Cloud Computing

Daniel Viveiros (Global) - The Changing View of Development in the Cloud - Moving Towards a Bright Future: Part 1

Not long ago, few IT executives knew what "the cloud" meant, and any mention of the term was met with skepticism. Yet, years later, we find ourselves in an environment where "the cloud" has moved from buzzword status to having a major impact on IT organizations. The cloud has become a very real force on the IT landscape. For software developers, it has gone from being a somewhat vague concept to a new paradigm that is quickly emerging as a standard in how we build and deploy applications.

In this two part post, I will explain what is different, what changed everyone's minds in regards to working in the cloud. Certainly the cloud offerings from Google, Amazon, and Microsoft were influential. They were the first to take the "vaporware" out of the cloud and provide companies with real, tangible tools that enable them to experience its benefits firsthand. Now, rather than spending countless IT dollars to build and deploy vast infrastructures to support new web and mobile applications, companies have a cheap and easy alternative for hosting them. This has been a boon for software developers, who were previously beholden to enterprise infrastructures to get their applications up and running. In almost every way, the cloud has begun to offer the benefits promised during those moments when it was first teased, making many IT executives anxious to fully tap it's potential as a business technology investment.

But like many new and evolving technologies, challenges to cloud adoption and industry-wide use as a development platform remain. Many executives, wary of cost issues in the event of unforeseen problems, and shaken by the potential for unreliability of cloud technologies (as was recently witnessed with Amazon's outage), have been reticent to move their infrastructures to the cloud. And though cloud advocates have made enormous strides in education about cloud security, many are still unwilling to take the plunge.

The promise of the cloud is real. Despite executives' initial reluctance to adopt it, cloud computing should be looked at seriously by companies in their software development efforts. Here are a few reasons it will change the way we develop applications throughout 2011 and beyond.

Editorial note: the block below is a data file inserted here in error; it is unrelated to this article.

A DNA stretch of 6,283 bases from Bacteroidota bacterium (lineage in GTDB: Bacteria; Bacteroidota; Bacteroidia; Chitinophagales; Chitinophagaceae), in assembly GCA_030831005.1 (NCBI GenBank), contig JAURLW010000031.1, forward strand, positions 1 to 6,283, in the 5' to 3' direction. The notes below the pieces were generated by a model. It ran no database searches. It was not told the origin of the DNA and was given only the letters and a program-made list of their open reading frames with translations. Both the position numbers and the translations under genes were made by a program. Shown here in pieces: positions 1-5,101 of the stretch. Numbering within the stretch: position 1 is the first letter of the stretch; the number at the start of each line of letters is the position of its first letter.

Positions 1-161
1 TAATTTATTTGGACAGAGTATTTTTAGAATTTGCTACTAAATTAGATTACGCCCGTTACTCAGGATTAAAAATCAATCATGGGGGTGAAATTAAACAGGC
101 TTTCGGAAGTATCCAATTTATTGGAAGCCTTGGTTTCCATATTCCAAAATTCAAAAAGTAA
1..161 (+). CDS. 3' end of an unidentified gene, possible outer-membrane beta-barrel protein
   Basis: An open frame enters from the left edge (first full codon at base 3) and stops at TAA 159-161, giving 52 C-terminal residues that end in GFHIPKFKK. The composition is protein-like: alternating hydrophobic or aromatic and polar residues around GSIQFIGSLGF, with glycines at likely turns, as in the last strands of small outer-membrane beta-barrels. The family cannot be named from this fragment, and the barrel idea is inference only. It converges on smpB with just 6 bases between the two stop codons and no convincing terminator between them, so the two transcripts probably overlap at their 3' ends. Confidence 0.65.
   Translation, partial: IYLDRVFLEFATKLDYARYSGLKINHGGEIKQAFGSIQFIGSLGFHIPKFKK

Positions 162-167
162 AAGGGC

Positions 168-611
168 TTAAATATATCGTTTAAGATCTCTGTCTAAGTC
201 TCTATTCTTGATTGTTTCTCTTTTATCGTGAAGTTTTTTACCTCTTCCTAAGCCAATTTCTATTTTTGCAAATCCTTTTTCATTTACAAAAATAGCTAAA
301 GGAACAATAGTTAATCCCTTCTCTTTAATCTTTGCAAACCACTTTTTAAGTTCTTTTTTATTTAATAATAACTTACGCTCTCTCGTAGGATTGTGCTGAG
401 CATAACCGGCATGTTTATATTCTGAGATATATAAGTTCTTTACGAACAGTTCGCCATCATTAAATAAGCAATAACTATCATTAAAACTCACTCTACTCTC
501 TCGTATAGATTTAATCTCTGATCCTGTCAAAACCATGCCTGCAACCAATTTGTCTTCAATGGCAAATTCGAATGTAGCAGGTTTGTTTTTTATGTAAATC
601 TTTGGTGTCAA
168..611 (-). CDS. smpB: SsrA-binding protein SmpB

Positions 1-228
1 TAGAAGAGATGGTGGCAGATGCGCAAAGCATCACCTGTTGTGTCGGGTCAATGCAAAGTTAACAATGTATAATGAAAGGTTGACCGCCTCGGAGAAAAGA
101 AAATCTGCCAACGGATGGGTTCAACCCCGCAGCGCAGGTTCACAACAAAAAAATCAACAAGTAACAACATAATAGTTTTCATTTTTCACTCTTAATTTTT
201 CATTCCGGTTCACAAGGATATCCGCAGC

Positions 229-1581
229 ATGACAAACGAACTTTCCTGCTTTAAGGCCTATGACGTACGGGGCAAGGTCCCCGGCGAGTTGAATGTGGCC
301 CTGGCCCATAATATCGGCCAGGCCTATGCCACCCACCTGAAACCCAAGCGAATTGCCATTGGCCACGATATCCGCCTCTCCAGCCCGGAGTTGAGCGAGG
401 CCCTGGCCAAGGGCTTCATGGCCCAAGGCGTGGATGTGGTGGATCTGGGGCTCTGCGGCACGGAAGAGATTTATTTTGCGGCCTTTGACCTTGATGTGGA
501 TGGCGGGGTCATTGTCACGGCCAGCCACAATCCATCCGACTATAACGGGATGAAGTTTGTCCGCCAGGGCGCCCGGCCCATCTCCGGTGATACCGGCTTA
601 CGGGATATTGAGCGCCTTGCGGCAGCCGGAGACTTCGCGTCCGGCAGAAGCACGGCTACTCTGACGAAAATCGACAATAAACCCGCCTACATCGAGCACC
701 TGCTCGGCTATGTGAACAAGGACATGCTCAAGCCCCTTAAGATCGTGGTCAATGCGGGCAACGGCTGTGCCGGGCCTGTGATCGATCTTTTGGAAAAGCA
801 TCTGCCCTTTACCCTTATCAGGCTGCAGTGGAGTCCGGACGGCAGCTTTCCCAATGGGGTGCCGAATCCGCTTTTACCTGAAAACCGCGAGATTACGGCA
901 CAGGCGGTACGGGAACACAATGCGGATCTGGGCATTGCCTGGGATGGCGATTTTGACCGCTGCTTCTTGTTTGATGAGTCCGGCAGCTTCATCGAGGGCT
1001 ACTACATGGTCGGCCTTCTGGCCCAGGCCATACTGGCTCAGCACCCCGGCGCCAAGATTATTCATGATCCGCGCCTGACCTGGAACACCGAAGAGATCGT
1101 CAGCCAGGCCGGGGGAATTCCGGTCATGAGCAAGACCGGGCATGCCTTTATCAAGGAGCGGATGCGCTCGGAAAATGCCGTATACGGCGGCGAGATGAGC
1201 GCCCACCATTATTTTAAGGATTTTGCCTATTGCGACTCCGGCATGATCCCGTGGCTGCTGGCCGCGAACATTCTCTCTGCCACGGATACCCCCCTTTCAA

Speed + Cost Savings = The IT Holy Grail

Without a doubt, the chief benefit for companies developing applications in the cloud is speed. The hosted infrastructure the cloud offers - in a cheap, "pay-as-you-go" model, no less - means a much faster setup process for the development team, to say nothing of the flexibility it offers in the development process itself. Previously, teams were required to conduct extensive preparations before initiating a development project, all of which was contingent on ensuring that the infrastructure in place was capable of supporting the applications to be developed.

The cloud eliminates many of the infrastructure concerns of the development team by providing a hosted model, offering as much storage, computational power and services as are necessary to build and deploy the application while streamlining the setup phase and overall development process. This provides a significant cost benefit as well, as IT managers are freed from the need to invest significant resources in additional servers or other costly infrastructure before even considering the application in question. It's all there in the cloud, it's cheap, and it's ready as soon as the development team needs it.

So, instead of focusing on setup and infrastructure, development teams and IT managers can focus their resources on the application itself, and aligning it with the business needs of the organization. With cloud development, teams can focus on delivering nothing but value to the business through their development efforts, a key tenet of Lean application development and one that can position the IT organization as a valuable contributor to the business.

In the second part of this post, I'll discuss how cloud users can clear reliability and security hurdles and look to the future of cloud use in application development.

September 15th: Moving Towards a Bright Future: Part 2

By Daniel Viveiros, Technology Manager, Ci&T


« Paul Gustafson (US) - Big Data: Your Own Data is Not Enough Part 2


Barry Regan (UK) - Indispensable: Change management in the Cloud »

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